‘Serpent’ by Alex Jones #LGBT #Review #Guestpost

Marc reviews ‘Serpent’ by Alex Jones (Sons of the Sea 2) (Published by Skald & Raven Books on May 2nd, 2014, 58 Pages)

A while ago, we hosted Alex Jones on Rainbow Gold Reviews and she wrote a wonderful Guest Post about her love for magic, monsters and myths and I wanted to share it with you again, before you read my review for ‘Serpent’.


When I set out to write my Sons of the Sea collection, I admit I had no idea what I was getting into. At the time I was knee-deep in another novel, Rook. My characters face a challenge: they needed to get across an inlet without the benefit of the bridge they’d counted on, and by necessity they ended up on a sea-bound ship. A simple passage across the channel became several days of epic adventure for them, and when the time came for my characters to debark, I couldn’t help but feel sad. In a handful of chapters, I’d fallen in love with the sea. I wasn’t ready to give that up, but for the sake of Rook’s story, my characters moved on.

But I found I couldn’t. The more I thought about it, the more I wanted to explore my newfound interest—the gallantry of the ships, the camaraderie of the crew, the mystery of the unchartered depths. That’s when the idea hit me: I didn’t have to let it go. I could spend as much time there as I wanted!
For those just meeting me, I’ve always had a soft spot for the arcane. I grew up on Arthurian legend and epic fantasy—the love of magic, monsters and myth seeped into blood long before I dreamt of writing my own stories. In my quest for seafaring adventure, it seemed natural to turn my focus to the fey of the sea: sirens, serpents, tritons and sea-wolves are just a few of the beings I poured myself into studying.

I also wanted to give the men in my stories a connection to the sea, not just circumstantial proximity. In the end, it’s what connects them to their mythical lovers. Death by Water became a swashbuckling tale of a corsair pirate and his siren. Serpent became a mythical journey through the arcane magic of the sea. Other tales, yet to be released, became their own journeys of adventure and redemption, all against the backdrop of unchartered oceans and ancient lands.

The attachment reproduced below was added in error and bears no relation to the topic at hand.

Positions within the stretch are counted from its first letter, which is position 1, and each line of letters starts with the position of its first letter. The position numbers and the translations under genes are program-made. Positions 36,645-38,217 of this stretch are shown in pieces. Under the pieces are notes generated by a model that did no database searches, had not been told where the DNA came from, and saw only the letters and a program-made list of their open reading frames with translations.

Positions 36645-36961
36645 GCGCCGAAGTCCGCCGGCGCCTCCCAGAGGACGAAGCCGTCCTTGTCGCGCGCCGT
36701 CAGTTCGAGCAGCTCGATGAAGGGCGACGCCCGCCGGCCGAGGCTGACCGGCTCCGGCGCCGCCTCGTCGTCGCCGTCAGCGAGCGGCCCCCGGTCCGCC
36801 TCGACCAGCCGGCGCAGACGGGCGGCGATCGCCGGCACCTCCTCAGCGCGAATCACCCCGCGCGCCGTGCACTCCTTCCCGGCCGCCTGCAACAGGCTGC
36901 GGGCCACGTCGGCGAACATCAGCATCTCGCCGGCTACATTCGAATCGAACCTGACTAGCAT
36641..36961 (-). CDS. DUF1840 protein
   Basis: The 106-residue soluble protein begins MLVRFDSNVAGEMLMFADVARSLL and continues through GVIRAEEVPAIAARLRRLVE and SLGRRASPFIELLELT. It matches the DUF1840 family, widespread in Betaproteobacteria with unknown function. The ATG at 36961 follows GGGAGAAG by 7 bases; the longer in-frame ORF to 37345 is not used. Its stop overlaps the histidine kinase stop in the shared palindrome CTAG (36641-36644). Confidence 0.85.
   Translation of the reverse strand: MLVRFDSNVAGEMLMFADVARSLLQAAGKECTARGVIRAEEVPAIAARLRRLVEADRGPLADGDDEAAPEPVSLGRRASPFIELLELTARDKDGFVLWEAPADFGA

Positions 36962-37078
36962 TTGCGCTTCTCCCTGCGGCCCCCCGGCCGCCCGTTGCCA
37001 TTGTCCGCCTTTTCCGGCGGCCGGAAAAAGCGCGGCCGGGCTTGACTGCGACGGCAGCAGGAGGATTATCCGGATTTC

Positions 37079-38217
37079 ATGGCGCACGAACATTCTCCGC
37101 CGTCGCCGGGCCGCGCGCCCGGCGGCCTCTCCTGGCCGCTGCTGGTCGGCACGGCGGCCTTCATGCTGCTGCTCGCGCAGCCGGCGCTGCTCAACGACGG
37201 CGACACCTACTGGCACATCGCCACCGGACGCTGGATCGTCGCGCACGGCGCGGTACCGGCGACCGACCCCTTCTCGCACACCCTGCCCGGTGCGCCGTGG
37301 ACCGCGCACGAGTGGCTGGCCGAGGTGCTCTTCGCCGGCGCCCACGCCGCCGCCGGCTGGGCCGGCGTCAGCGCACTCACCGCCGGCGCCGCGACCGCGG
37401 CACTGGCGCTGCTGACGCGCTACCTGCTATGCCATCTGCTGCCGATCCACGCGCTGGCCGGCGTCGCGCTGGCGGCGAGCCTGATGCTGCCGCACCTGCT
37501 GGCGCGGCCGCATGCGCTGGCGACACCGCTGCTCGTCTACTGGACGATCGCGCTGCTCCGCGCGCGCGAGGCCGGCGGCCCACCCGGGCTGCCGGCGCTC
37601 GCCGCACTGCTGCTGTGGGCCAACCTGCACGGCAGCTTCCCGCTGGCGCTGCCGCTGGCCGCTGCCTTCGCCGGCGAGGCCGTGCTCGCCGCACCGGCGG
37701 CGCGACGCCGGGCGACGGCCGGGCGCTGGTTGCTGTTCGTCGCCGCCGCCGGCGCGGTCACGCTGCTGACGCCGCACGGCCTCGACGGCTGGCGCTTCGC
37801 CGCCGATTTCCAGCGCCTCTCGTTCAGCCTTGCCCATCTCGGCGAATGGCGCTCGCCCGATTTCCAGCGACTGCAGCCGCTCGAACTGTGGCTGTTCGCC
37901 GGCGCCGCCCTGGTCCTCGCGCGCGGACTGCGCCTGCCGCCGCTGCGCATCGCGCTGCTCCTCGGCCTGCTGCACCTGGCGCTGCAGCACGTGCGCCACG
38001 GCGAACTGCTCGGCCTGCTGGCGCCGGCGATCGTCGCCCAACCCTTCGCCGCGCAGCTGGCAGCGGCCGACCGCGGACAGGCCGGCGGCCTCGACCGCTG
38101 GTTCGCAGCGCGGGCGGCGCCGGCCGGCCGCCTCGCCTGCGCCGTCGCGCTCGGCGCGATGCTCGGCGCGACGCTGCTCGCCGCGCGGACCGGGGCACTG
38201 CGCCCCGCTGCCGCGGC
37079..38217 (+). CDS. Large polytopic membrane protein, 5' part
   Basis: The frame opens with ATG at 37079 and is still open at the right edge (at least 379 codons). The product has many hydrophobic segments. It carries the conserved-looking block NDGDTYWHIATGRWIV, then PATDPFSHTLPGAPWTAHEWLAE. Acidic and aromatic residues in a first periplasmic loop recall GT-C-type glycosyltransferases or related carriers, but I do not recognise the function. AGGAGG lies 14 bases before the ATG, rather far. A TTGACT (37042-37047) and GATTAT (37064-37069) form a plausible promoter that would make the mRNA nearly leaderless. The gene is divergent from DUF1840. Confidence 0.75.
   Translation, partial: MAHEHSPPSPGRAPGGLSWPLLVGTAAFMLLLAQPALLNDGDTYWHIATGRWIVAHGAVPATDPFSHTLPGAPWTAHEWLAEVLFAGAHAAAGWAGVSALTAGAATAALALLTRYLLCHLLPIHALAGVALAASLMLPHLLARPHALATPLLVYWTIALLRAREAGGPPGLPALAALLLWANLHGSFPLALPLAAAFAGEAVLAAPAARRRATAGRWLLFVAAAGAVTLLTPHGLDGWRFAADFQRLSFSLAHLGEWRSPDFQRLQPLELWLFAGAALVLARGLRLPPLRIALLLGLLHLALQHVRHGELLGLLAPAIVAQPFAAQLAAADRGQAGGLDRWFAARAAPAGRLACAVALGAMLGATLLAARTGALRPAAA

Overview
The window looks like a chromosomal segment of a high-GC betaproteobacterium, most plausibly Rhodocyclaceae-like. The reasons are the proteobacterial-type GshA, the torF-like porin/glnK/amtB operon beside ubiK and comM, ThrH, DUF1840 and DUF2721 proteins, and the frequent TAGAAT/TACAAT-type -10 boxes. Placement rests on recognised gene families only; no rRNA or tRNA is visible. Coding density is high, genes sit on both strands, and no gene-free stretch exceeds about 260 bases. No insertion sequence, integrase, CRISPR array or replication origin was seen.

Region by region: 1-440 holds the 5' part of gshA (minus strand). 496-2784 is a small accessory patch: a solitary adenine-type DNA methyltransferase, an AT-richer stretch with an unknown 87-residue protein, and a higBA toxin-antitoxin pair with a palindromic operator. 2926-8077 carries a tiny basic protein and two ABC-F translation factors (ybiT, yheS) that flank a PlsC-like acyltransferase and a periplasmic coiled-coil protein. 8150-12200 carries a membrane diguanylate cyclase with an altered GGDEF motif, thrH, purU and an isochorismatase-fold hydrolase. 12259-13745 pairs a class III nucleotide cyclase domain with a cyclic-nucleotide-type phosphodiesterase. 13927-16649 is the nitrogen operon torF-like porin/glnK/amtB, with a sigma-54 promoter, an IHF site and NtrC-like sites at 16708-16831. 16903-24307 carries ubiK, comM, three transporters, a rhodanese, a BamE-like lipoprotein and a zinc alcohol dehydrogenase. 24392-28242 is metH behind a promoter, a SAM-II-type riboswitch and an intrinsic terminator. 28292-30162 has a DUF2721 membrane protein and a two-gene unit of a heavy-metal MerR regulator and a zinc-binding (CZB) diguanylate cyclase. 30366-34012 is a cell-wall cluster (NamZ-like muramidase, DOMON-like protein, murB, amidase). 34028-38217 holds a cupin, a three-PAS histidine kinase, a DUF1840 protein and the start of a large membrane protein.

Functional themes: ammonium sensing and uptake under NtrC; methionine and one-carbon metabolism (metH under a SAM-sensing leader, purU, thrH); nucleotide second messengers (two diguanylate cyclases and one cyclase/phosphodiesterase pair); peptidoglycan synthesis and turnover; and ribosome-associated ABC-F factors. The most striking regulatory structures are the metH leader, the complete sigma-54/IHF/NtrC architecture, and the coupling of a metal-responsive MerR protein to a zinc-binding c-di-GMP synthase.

All the stories in the Sons of the Sea collection can be read as standalone tales, but the current that connects them all is the beauty, danger and magic of the sea itself.

 For more information about the Sons of the Sea collection, find its homepage here:
Sons of the Sea


Bastian spent many years on the shore of the sea, salvaging trinkets and watching for storms. He learned long ago to hide from the thunder, the lightning and merciless rain. But on that evening when the storm came rolling in, something kept his feet from running. Battered by the current, he is thrown into the sea only to be rescued by an unlikely savior—a serpent who becomes a man.
Mareas, he is called: son of the sea itself, and patron of lucky fortune. Mareas brings magic into his life, waking powers Bastian never knew he possessed. Under the guidance of Mareas, the young sea mage begins learning the truth of what he is capable, while yearning for more than friendship from his mysterious fey visitor.

But Mareas guards a dangerous secret. When the truth of his tragic past descends, it is he who must rely on Bastian’s magic to save them from the storm.

Buy ‘Serpent’ @ AmazonAReGoodreads


Review for Broken Wings by Alex Jones can be found here: Broken Wings